Then I drove my daughter and her boyfriend to the aquarium for their joint birthday outing. I was going to sit in my car and read. I didn’t want to be the third wheel and I didn’t want to wander around the aquarium alone – I don’t have much practice doing things by myself. I resist leaving my house, and when I’m out, my car. I drove around a bit looking for a place to park with a view of the ocean. It was such a beautiful day I decided to get out of my car to find a place outside to read. I didn’t feel the  awkwardness I usually feel when I’m  alone in public. I didn’t feel alone. Something told me to just keep walking. I found a trail, and it led to a tiny little cove. I put my feet in the water and let my pants get wet. When I laid down I couldn’t see any sign of civilization; not one person walked by me or climbed on the rocks above me. It was exactly as it’s been for thousands of years. I watched 2 otters body surfing and breathed deeply. Time stood still for nearly two hours, with just the waves and my breath.

I can’t fully explain the connection between these paragraphs, except to say that where I ended up is called Lovers Point. I felt sad at first going there, without a lover. But now I see that it was appropriate, and in the end entirely untrue.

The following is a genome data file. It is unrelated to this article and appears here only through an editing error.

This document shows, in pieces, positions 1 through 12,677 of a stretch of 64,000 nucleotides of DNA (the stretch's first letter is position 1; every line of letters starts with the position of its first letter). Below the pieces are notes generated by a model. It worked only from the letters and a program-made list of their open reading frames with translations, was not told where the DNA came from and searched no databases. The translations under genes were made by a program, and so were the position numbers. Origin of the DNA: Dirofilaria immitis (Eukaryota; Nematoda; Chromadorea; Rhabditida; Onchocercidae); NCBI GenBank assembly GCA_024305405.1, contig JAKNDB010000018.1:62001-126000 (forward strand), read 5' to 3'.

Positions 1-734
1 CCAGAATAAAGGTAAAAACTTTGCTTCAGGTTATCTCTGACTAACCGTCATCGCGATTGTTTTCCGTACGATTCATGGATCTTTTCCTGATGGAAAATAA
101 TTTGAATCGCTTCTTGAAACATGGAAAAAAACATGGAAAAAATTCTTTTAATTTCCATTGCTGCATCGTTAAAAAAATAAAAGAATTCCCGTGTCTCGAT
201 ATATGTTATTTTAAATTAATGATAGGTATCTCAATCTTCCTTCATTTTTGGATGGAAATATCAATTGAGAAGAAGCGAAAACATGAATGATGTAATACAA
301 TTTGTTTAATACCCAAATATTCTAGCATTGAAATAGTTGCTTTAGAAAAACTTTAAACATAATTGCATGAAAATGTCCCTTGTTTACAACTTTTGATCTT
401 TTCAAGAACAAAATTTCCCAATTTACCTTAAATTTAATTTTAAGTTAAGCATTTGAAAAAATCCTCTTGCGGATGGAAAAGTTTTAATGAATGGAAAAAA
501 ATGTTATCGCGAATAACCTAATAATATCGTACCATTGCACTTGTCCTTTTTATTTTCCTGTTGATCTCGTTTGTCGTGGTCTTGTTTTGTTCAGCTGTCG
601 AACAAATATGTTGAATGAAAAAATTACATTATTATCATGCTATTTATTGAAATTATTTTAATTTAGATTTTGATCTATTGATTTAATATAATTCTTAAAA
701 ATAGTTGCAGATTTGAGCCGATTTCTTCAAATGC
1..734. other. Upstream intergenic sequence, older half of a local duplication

thoughts on 60 days

“We didn’t wait to hit bottom because, thank God, we could see the bottom.”

Big Book pg. 278

I tell people I haven’t been writing because I’ve been busy with school, but that probably isn’t the whole truth. I’m processing so much internally and each day is so different that I wouldn’t know where to begin and I may be different tomorrow. School is taking up a large part of my energy, but the truth is focusing on recovery is taking a larger part. I ask myself, ‘Recovery from what?’.  I still have the voice that says ‘It wasn’t even that bad!’ But the further I get from my sobriety date, the quieter that voice becomes. I don’t really have a topic so I’ll just check in and babble a bit.